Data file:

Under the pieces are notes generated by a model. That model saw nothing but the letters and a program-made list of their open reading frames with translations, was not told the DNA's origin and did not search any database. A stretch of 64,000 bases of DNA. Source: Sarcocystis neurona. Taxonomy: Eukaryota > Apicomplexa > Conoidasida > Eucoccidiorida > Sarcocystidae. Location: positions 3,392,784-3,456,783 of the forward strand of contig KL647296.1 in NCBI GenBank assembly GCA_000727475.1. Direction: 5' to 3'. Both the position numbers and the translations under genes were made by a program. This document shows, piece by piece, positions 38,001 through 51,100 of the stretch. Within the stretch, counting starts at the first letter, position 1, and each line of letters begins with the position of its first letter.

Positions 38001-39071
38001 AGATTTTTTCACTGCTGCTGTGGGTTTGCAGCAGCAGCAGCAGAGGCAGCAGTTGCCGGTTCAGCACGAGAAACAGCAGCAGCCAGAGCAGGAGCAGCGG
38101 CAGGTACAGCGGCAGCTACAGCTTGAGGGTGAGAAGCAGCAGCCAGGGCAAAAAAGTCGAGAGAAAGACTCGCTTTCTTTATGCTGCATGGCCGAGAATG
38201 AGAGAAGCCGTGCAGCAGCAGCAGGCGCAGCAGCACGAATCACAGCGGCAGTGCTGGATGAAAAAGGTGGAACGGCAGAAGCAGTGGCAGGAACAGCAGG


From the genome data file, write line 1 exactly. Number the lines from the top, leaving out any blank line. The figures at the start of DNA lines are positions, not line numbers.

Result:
Under the pieces are notes generated by a model. That model saw nothing but the letters and a program-made list of their open reading frames with translations, was not told the DNA's origin and did not search any database. A stretch of 64,000 bases of DNA. Source: Sarcocystis neurona. Taxonomy: Eukaryota > Apicomplexa > Conoidasida > Eucoccidiorida > Sarcocystidae. Location: positions 3,392,784-3,456,783 of the forward strand of contig KL647296.1 in NCBI GenBank assembly GCA_000727475.1. Direction: 5' to 3'. Both the position numbers and the translations under genes were made by a program. This document shows, piece by piece, positions 38,001 through 51,100 of the stretch. Within the stretch, counting starts at the first letter, position 1, and each line of letters begins with the position of its first letter.